Government rhetoric of care provision in much of Asia is that the family looks after its own and should continue to do so. Yet it is recognized that this will be increasingly difficult in the face of rapidly rising proportions of elderly, rising singlehood, and changing cultural and social norms, including changing gender roles in family and society. Strategies adopted by families to deal with this often involve internationalization of care, which may include recruiting foreign domestic workers for eldercare, obtaining a foreign wife through a matchmaking agency to provide care for elderly parents, and in the case of families operating transnationally as a result of overseas postings or education of children, frequent visits back by family members to deal with needs of elderly parents. Families of foreign domestic workers in the source countries have their own eldercare needs. To what extent are the decisions that result in internationalization of families individual or family decisions, and to what extent do care needs feature in them? To what extent has government policy caught up with reality in these regards? How can these trends and challenges be conceptualized?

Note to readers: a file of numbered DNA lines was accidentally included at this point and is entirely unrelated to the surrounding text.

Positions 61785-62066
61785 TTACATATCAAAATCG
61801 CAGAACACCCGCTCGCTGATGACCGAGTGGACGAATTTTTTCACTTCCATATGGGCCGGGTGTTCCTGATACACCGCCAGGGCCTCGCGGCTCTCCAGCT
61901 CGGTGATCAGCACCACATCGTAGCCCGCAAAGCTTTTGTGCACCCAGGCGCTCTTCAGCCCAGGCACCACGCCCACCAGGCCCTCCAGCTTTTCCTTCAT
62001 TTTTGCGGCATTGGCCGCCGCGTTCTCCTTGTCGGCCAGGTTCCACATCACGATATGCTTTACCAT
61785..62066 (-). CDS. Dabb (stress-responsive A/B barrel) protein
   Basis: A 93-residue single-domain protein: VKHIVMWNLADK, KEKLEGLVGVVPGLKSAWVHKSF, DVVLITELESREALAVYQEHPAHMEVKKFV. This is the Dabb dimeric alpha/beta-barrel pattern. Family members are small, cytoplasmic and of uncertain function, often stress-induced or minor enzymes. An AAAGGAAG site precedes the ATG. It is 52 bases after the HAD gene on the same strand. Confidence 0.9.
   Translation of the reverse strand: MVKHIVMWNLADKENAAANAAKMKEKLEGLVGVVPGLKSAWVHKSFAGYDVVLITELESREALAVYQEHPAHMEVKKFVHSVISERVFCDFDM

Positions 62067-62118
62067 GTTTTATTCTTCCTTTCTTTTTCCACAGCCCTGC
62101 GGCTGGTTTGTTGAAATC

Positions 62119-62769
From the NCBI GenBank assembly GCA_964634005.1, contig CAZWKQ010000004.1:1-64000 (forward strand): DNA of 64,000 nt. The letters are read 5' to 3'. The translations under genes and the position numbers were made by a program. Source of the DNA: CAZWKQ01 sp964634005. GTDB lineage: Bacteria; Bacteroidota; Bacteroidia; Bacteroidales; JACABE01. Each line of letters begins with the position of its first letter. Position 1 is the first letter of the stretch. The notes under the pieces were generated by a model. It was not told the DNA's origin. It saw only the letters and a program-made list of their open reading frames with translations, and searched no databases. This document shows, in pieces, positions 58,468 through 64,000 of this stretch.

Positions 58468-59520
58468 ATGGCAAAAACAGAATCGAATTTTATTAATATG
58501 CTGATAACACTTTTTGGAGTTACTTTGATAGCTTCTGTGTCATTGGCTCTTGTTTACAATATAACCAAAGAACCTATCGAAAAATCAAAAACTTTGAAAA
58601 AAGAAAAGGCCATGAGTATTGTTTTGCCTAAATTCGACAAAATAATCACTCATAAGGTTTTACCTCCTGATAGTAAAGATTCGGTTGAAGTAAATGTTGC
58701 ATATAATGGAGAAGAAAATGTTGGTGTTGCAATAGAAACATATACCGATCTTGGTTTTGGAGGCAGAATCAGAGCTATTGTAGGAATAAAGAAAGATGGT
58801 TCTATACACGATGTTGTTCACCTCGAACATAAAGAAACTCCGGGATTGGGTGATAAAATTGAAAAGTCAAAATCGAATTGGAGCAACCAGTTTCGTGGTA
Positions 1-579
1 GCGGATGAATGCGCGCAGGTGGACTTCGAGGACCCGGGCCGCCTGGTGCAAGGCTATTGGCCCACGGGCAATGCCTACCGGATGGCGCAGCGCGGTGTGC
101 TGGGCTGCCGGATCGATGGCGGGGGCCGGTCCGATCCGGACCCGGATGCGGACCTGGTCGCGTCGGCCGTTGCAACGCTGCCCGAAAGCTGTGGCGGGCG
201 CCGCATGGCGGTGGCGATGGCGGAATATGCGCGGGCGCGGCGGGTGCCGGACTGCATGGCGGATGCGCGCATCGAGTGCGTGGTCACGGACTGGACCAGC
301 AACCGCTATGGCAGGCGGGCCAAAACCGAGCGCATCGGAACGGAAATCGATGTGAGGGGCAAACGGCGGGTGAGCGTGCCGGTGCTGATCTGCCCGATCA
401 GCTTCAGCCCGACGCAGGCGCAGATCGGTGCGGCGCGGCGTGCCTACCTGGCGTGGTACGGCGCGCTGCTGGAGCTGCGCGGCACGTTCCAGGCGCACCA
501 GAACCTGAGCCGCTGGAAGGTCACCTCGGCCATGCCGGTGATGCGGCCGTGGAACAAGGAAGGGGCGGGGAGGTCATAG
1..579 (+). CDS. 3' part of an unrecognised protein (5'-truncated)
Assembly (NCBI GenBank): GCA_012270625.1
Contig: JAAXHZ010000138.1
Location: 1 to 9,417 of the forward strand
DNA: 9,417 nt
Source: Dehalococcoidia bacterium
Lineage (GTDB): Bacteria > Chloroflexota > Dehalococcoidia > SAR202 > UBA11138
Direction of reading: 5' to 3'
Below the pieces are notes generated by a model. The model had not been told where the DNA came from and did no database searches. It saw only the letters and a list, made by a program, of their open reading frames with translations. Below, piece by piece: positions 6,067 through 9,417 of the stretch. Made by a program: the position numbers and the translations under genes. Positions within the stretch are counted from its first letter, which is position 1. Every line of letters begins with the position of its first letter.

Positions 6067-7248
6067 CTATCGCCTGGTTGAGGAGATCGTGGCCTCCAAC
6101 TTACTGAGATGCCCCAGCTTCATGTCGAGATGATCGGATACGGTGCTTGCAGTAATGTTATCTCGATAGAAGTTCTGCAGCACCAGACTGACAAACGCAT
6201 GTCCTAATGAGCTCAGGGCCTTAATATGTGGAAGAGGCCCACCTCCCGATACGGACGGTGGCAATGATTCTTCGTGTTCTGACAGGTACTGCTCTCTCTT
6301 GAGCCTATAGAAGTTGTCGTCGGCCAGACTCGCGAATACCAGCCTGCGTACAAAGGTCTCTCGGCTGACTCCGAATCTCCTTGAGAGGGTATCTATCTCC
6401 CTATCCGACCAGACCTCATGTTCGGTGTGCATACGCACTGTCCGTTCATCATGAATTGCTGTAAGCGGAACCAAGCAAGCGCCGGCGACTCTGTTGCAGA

Transnational Healthcare Work

This panel looks at the structural conditions and social dynamics of transnational eldercare work in the context of Asia. It focuses on the growing phenomenon of transnational healthcare workers from Asia who provide services to the elderly in private and public institutions, as well as in private homes, and asks questions such as: What are the structural positions of care workers (along gender, ethnic, nationality and skills lines) within the broader hierarchy of (re)productive labour in the context of the global labour market as well as local markets? How do gendered and other ideologies socially construct the roles and identities of (local vs foreign) careworkers? How does the transnational migration of healthcare workers impact sending and receiving societies? What roles do sending and receiving states, and other institutional stakeholders (such as labour agents, care institutions, etc.) play in regulating the flow of healthcare workers? What are the implications of these flows for state policies on eldercare, social welfare and (im)migration? In seeking to provide answers to these questions, the papers in this panel should aim to contribute to broader theoretical debates on the commodification and transnationalisation of carework, as well as the negotiation of gender relations in labour markets.

Transnational Retirement Migration